After the Realignment, Bozell Is History
Iread Alison Fahey’s editorial [Art & Commerce, Sept. 27] and I couldn’t agree with her more.
The loss of Bozell to the world of advertising is a major loss. True North has performed an organ transplant on a living entity and turned the remnants into a vegetable. No more will it be Bozell Worldwide. Now, it is just Bozell.
It’s sad to see the demise of this agency. I’m proud to say I worked for Bozell–twice. I first came to the agency in 1987, as a young copywriter trying to learn the business. I worked on good accounts (Merrill Lynch, AT&T, U.S. National Guard) and with some wonderful people. My aspirations pointed me toward the international arena–unfortunately, that never materialized at Bozell. Instead, I was hired at Dentsu and ventured overseas for a few years. Upon my return, I ended up at DMB&B, but never lost contact with my old boss at Bozell.
Then, one day in 1996, I got the call and Bozell asked me back. I ran!
I didn’t have to think twice about it.
I enjoyed my return visit, but I could see the writing on the wall after a year. I knew they were on the market.
So once more I headed for a new horizon, only to be told during my exit interview that I would be back. Bozell was my home. Now, my home has not only been sold, it’s been dismantled and placed on the scrap heap.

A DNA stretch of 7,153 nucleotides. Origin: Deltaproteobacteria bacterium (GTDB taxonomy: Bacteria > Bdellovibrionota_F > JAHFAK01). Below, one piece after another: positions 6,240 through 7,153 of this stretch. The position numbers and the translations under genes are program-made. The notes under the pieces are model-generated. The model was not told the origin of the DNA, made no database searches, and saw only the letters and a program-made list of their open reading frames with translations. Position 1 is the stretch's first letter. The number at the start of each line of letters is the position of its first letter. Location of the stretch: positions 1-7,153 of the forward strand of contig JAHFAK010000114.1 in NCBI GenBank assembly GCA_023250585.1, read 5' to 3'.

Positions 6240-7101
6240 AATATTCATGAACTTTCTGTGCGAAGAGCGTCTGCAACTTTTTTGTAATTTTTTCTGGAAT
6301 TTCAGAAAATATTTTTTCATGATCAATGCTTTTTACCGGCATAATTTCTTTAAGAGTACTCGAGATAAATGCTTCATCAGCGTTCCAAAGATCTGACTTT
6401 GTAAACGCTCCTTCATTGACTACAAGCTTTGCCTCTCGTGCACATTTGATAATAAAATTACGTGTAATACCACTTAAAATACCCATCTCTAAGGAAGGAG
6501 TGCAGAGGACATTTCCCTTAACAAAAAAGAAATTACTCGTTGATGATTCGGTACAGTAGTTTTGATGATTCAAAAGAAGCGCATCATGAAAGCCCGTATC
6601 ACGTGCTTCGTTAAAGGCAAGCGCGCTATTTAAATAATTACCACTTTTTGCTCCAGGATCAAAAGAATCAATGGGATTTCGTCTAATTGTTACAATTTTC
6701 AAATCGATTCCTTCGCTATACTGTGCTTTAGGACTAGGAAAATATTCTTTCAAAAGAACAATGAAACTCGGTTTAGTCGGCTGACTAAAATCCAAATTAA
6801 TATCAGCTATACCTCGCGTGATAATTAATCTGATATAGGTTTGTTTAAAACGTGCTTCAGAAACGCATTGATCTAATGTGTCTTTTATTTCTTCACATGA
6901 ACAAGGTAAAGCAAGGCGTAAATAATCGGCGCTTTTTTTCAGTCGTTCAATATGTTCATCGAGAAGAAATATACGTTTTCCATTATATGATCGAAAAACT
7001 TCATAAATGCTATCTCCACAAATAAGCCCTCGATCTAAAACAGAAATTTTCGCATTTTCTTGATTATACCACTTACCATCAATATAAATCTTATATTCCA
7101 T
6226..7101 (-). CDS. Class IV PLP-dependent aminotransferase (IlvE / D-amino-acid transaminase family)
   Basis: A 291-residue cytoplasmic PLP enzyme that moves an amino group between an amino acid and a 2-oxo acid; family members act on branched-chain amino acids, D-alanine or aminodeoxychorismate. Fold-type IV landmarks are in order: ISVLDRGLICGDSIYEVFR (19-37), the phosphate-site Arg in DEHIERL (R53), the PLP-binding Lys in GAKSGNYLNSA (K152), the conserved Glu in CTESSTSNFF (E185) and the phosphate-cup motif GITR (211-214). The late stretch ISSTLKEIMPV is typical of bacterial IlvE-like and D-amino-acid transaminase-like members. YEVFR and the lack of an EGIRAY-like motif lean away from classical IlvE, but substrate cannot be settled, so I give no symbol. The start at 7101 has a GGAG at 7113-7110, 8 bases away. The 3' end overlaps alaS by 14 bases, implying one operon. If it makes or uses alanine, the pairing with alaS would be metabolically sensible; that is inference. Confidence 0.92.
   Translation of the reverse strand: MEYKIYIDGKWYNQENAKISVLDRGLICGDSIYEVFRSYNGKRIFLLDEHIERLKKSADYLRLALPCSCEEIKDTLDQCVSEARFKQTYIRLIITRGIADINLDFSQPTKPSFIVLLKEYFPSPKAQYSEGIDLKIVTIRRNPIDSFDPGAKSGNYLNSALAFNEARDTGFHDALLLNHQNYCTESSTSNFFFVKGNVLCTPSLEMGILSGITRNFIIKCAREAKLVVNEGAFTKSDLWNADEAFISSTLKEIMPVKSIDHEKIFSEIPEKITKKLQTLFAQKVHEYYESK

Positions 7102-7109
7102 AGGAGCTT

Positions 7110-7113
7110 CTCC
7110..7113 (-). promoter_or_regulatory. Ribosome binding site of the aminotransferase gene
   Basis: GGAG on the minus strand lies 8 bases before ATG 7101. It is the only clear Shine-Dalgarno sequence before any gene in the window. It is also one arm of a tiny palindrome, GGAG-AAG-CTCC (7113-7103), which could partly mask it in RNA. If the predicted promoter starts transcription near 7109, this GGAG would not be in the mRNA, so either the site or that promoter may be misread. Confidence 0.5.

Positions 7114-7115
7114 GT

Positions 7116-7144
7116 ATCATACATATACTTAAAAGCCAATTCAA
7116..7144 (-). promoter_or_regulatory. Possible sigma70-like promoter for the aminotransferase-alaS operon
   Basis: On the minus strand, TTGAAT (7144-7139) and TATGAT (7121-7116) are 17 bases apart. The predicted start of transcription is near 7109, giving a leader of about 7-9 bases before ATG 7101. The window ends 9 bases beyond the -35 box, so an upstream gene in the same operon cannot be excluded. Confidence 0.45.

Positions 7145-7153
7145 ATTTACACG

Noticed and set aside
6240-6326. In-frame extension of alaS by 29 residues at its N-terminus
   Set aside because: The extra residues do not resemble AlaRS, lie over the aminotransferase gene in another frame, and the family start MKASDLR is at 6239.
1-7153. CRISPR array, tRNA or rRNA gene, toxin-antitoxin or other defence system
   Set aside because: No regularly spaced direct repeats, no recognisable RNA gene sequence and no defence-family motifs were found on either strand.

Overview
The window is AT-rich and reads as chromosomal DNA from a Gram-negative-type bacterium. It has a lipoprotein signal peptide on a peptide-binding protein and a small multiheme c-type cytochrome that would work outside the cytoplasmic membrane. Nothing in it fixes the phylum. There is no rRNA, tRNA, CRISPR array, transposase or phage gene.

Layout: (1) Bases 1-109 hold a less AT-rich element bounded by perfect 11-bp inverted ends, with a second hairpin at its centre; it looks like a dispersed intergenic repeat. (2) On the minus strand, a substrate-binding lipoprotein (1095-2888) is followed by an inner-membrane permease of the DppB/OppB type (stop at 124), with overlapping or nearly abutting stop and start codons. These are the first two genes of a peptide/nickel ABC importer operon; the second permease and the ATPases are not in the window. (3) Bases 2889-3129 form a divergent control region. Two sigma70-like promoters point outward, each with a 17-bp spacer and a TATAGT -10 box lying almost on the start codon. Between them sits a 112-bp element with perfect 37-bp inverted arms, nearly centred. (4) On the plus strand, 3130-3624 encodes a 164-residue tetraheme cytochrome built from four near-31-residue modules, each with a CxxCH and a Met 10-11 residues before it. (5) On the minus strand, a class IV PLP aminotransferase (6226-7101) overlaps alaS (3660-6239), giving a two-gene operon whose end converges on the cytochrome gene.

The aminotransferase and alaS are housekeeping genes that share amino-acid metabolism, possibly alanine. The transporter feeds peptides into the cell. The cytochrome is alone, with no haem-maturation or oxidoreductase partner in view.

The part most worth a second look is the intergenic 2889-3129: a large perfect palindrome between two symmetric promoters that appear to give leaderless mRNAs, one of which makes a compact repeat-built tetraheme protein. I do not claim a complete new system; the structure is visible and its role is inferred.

The only way to return is to try and help rebuild it to what it once was. Maybe not the No. 1 place in the business, but a wonderful place to work, learn and enjoy the ad business.
Ron Rossi
Creative director
Frequency Marketing, Cincinnati
For the Record: In a cover story on the departure of Chuck McBride from Wieden & Kennedy in last week’s issue [Oct. 4], Adweek erroneously reported that FCB Worldwide had won a piece of Nike’s South American business from Wieden & Kennedy.
In fact, that business had previously been handled by McCann-Erickson.
Wieden still handles regional business in Brazil Pat Cunningham was a creative director at N.W. Ayer & Partners, but was not the “architect” of signature campaigns for the likes
of AT&T, DeBeers and the U.S. Army [Adweek, Sept. 27]. Credit for the Army’s “Be all you can be” theme, in fact, goes to former Ayer copywriter Earl Carter, who worked with group creative director Lou DiJoseph.